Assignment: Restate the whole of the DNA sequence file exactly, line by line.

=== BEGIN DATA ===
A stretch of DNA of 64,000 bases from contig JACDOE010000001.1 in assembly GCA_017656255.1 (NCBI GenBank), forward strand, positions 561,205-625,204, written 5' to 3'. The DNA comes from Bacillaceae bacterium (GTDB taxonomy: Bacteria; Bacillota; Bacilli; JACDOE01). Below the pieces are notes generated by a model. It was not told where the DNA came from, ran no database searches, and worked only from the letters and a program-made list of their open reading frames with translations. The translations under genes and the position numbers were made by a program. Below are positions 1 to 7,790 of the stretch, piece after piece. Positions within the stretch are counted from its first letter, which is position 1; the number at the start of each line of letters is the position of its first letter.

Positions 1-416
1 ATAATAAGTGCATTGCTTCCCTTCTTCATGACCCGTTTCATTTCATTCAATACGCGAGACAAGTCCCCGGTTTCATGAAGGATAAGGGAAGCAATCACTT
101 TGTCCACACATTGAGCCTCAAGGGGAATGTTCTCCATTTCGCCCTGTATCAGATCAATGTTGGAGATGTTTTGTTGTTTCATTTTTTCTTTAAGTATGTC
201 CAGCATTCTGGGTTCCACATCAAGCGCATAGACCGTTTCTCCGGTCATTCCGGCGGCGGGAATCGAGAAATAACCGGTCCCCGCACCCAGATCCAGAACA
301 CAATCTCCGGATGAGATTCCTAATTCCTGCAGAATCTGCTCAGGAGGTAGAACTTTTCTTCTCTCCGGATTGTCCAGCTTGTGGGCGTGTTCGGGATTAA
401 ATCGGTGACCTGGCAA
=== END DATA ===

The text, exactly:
A stretch of DNA of 64,000 bases from contig JACDOE010000001.1 in assembly GCA_017656255.1 (NCBI GenBank), forward strand, positions 561,205-625,204, written 5' to 3'. The DNA comes from Bacillaceae bacterium (GTDB taxonomy: Bacteria; Bacillota; Bacilli; JACDOE01). Below the pieces are notes generated by a model. It was not told where the DNA came from, ran no database searches, and worked only from the letters and a program-made list of their open reading frames with translations. The translations under genes and the position numbers were made by a program. Below are positions 1 to 7,790 of the stretch, piece after piece. Positions within the stretch are counted from its first letter, which is position 1; the number at the start of each line of letters is the position of its first letter.

Positions 1-416
1 ATAATAAGTGCATTGCTTCCCTTCTTCATGACCCGTTTCATTTCATTCAATACGCGAGACAAGTCCCCGGTTTCATGAAGGATAAGGGAAGCAATCACTT
101 TGTCCACACATTGAGCCTCAAGGGGAATGTTCTCCATTTCGCCCTGTATCAGATCAATGTTGGAGATGTTTTGTTGTTTCATTTTTTCTTTAAGTATGTC
201 CAGCATTCTGGGTTCCACATCAAGCGCATAGACCGTTTCTCCGGTCATTCCGGCGGCGGGAATCGAGAAATAACCGGTCCCCGCACCCAGATCCAGAACA
301 CAATCTCCGGATGAGATTCCTAATTCCTGCAGAATCTGCTCAGGAGGTAGAACTTTTCTTCTCTCCGGATTGTCCAGCTTGTGGGCGTGTTCGGGATTAA
401 ATCGGTGACCTGGCAA